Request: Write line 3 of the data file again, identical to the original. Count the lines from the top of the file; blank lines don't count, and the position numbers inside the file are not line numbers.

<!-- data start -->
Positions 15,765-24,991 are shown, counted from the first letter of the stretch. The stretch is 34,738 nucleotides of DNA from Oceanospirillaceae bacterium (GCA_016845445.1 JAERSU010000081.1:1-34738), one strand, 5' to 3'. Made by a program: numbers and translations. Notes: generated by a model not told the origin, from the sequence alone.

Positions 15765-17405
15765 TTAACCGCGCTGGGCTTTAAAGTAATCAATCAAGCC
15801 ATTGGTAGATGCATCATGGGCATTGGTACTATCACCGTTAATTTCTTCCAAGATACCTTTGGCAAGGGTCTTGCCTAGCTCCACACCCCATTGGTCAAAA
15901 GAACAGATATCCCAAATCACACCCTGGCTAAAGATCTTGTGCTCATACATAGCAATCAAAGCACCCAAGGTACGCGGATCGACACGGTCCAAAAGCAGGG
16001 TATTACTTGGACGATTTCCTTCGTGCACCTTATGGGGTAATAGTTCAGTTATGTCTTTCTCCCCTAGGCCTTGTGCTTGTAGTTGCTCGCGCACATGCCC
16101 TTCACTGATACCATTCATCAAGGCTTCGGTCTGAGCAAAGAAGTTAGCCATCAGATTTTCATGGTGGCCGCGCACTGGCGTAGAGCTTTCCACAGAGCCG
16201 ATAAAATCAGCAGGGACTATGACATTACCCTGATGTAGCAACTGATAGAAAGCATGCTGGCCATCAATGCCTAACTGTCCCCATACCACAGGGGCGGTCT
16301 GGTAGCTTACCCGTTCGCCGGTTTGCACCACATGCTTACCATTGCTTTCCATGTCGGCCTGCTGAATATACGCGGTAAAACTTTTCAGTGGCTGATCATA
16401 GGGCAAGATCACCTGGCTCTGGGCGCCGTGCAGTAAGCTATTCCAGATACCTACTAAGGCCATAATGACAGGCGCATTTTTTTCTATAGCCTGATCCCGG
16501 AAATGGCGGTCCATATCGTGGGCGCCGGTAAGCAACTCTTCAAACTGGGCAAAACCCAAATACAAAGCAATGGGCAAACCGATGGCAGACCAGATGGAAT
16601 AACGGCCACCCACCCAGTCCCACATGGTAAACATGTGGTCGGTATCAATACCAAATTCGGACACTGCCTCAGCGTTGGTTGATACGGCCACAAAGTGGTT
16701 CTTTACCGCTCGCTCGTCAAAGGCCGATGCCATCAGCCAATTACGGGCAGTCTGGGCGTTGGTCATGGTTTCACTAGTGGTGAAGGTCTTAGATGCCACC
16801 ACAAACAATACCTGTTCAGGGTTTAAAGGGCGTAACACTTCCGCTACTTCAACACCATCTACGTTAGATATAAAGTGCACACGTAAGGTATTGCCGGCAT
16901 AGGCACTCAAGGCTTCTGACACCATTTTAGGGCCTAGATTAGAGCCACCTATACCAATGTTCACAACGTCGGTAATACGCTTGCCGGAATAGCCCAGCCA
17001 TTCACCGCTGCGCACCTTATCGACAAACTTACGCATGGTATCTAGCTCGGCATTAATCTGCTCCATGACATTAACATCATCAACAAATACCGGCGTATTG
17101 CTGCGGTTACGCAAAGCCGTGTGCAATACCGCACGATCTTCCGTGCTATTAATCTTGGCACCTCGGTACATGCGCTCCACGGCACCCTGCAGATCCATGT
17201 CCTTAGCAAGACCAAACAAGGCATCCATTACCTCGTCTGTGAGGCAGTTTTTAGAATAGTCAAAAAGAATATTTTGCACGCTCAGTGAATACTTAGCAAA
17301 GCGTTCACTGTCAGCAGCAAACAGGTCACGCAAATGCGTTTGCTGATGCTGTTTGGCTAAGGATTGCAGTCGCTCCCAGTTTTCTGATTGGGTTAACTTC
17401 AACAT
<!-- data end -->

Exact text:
15765 TTAACCGCGCTGGGCTTTAAAGTAATCAATCAAGCC